The New Yorker Magazine takes a close look (via Clifford Marks, an emergency-medicine resident at the Icahn School of Medicine at Mount Sinai) at how primary care practices and physicians are taking it on the chin due to the effects of the Coronavirus pandemic.
The article opens rather somberly:
Beverly Jordan is a partner at a family-medicine clinic in Enterprise, Alabama. Enterprise is situated in “wiregrass country”—a largely rural region, encompassing southeastern Alabama and parts of Georgia and Florida, named for the ubiquitous vegetation that takes root in its sandy soil. Her clinic is one of a few offering primary care in the area; like many independent medical practices across the U.S., it has been gutted by the coronavirus pandemic.
Even though her practice received a lifeline from the federal government’s Paycheck Protection Program (P.P.P.), Jordan had to take a pay cut, reduce staff hours, and lay off two new physicians who were about to start work. “For the first time in my career, we’re really just planning short-term,” she told me recently. “We’ve never had this level of insecurity.”
For decades, health care was America’s indomitable industry. While employment in other sectors—retail, manufacturing, construction—rose and fell with the business cycle, clinics, hospitals, and medical practices steadily added jobs. But the pandemic has changed health care’s trajectory. Hospitals now find themselves in dire financial straits as they forgo revenue from elective procedures, and a surge in unemployment is shifting patients from private insurance plans to Medicaid, which is less remunerative for doctors. Some rural hospitals, whose financial footing was already tenuous, are facing the prospect of closure.
The story pinpoints family-medicine, internal-medicine, pediatric, and obstetrics-and-gynecology clinics as most vulnerable. In-person appointments are becoming a rarity. In May of this year primary-care doctors were surveyed, and the findings were already chilling that early into the pandemic: Nearly a fifth had temporarily closed their practices, owing to the pandemic, and two in five had laid off or furloughed staff.
This is a business crisis, but also a health crisis.
Primary-care clinics are tasked with keeping people healthy, and decades of research have shown that the care they provide is associated with better outcomes and lower costs. As my colleague Dhruv Khullar has written, the health consequences of these clinics’ closures could be significant. Vaccination rates for children have already begun to fall; patients are missing screenings proven to save lives; prescriptions are going unfilled. Chronic conditions could worsen; life expectancies could drop.
Image by ExergenCorporation from Pixabay
Primary-care doctors had been facing a crisis even before the pandemic hit. The story points out that last year, the Kaiser Family Foundation estimated that more than fourteen thousand primary-care physicians were needed to eliminate existing shortages.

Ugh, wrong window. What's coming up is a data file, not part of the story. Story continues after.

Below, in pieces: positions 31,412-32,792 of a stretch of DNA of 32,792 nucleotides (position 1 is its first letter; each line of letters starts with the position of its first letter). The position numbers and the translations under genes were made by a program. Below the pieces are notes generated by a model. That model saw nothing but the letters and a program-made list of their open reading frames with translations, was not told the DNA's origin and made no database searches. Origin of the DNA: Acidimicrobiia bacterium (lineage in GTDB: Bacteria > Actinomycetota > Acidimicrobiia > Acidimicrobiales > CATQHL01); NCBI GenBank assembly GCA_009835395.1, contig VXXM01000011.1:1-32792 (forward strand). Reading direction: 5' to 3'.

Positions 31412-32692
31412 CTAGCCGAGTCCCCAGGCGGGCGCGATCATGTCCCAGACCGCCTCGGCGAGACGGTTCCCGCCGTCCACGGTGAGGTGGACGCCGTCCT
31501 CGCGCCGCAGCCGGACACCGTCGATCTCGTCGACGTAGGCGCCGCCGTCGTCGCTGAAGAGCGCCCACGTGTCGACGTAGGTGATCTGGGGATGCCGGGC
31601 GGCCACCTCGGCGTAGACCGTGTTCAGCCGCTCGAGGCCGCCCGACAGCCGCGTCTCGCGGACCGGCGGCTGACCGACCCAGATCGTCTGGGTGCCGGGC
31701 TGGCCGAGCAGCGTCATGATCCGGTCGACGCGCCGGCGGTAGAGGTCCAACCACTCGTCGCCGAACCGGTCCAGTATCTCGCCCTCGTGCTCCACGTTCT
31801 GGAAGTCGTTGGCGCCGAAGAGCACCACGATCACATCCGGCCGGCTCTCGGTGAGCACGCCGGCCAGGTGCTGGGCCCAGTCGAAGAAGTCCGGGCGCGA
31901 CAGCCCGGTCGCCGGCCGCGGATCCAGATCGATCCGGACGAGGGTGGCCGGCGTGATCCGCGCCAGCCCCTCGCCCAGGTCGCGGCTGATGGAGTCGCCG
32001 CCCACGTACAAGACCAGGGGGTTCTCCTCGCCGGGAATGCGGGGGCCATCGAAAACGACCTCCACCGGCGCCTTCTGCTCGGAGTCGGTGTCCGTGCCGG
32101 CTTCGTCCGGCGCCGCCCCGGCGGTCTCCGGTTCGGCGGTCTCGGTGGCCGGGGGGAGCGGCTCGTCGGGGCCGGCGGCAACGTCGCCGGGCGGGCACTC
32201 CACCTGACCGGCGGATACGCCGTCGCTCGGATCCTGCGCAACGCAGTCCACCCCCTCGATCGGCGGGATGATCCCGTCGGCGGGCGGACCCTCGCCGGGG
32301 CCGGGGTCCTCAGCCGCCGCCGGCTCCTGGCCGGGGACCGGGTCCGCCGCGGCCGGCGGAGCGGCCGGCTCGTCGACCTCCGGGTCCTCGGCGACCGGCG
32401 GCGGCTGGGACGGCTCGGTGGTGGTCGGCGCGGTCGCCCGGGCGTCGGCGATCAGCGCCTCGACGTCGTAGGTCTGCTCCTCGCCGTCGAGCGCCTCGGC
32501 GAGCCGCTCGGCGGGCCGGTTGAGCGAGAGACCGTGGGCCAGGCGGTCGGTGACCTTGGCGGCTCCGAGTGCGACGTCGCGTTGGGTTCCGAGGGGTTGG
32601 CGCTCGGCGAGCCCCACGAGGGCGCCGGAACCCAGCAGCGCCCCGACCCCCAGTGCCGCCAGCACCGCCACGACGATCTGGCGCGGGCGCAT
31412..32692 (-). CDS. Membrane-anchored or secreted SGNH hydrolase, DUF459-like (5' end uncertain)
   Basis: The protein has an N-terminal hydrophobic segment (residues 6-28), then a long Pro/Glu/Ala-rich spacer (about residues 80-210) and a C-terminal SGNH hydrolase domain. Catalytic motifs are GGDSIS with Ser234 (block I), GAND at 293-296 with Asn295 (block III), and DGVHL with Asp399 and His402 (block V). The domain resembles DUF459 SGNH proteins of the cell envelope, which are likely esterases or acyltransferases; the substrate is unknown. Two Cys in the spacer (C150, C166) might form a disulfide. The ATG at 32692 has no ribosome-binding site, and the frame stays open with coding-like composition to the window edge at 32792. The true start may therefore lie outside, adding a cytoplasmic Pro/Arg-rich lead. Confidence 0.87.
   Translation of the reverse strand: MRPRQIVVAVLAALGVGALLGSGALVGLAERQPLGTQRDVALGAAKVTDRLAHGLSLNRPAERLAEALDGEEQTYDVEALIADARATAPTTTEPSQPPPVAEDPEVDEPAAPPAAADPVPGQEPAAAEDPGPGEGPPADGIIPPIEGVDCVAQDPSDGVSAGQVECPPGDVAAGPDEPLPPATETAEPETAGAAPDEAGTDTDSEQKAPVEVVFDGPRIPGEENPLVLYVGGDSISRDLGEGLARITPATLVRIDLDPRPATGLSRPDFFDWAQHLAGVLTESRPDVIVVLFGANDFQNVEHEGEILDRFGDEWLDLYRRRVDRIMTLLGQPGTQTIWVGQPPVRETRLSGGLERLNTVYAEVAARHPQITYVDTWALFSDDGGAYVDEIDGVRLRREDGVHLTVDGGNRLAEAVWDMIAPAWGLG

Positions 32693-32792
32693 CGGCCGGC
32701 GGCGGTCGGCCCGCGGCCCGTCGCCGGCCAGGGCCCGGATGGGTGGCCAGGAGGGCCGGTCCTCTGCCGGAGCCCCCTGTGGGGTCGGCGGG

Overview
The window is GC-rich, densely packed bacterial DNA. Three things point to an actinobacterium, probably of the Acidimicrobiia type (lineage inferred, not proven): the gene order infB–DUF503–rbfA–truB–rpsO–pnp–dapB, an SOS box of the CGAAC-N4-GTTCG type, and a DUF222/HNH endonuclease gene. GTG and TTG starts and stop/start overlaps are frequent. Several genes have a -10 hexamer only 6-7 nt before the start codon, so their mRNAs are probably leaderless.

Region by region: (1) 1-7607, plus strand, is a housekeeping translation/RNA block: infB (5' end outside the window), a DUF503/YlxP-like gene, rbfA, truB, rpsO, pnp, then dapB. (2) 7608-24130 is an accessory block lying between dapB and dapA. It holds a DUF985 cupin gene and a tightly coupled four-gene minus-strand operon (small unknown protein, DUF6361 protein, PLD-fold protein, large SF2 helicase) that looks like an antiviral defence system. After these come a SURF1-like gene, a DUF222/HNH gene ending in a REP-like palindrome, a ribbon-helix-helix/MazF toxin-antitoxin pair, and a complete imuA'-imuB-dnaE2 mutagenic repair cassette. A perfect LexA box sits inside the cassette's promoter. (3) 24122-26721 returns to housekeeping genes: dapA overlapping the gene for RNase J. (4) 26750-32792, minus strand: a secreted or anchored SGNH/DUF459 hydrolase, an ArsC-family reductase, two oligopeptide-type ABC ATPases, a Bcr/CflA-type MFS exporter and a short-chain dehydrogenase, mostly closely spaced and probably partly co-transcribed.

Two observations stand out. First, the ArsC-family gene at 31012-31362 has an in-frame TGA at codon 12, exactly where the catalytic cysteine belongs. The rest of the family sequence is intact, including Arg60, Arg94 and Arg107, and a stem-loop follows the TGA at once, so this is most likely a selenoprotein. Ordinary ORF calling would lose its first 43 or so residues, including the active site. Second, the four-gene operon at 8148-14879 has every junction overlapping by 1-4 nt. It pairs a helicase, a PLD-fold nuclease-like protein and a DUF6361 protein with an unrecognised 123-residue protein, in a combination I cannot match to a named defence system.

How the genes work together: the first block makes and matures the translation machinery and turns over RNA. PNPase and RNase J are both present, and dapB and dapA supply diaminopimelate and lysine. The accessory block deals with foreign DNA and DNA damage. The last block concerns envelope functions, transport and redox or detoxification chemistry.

What about Telemedicine?
Among other things, the structural bias in favor of procedures and office visits has prevented telemedicine—which could make outpatient care more affordable, accessible, and consistent—from gaining a foothold. For decades, Medicare only paid for telemedicine visits if a patient lived in a designated “rural” area or received the treatment in a medical setting; effectively, for many people, telemedicine had to take place in a doctor’s office.
The pandemic has changed this equation. In March, the federal government expanded the list of telemedicine services eligible for Medicare reimbursement. Clinics across the country, seeing telemedicine as both a way to provide care and a financial lifeline, raced to embrace phone and video visits almost overnight.
“I was so close to getting a ninety-year-old woman to turn on a video call,” Lalita Abhyankar, a family-medicine doctor in New York City, told me. Abhyankar persisted because she’s found that, on the whole, patients become enthusiastic about virtual visits after trying them. Doctors, for their part, have found value in the glimpses that such visits offer of their patients’ home lives. Early in the covid-19 crisis, when I began conducting telemedicine visits with my own patients, I was surprised to discover that the technology created a feeling of camaraderie. The power dynamic diminished; conversing from our respective apartments, we were on equal footing.
- 68% of survey respondents have postponed or canceled an in-person healthcare appointment due to COVID-19
- This number was higher among men (73%) than women (64%)
- 43% of respondents said that they wouldn’t feel comfortable going back to see a healthcare provider in person until at least the fall
Fortunately, the same survey finds telemedicine/telehealth gaining a foothold:
- Almost half of survey respondents (40%) have scheduled a telehealth appointment
- 92% of respondents said that they were satisfied with their overall telehealth appointment experience
- When asked to describe their telehealth appointment experience, the top three descriptors were easy (45%), efficient (38%) and convenient (30%)
Keeping primary care doctors and their practices solvent is more important -- and more challenging -- than ever in the COVID-19 era. We’ve touched upon how hospitals need to have in a place a business continuity plan, and primary care doctors and their practices should follow suit. In addition, it is imperative for RCM servicers, clearinghouses, billers, and medical lockbox providers to leverage technologies like Artificial Intelligence to optimize processes like revenue cycle management to assist healthcare providers in streamlining healthcare and maintaining smooth billing procedures.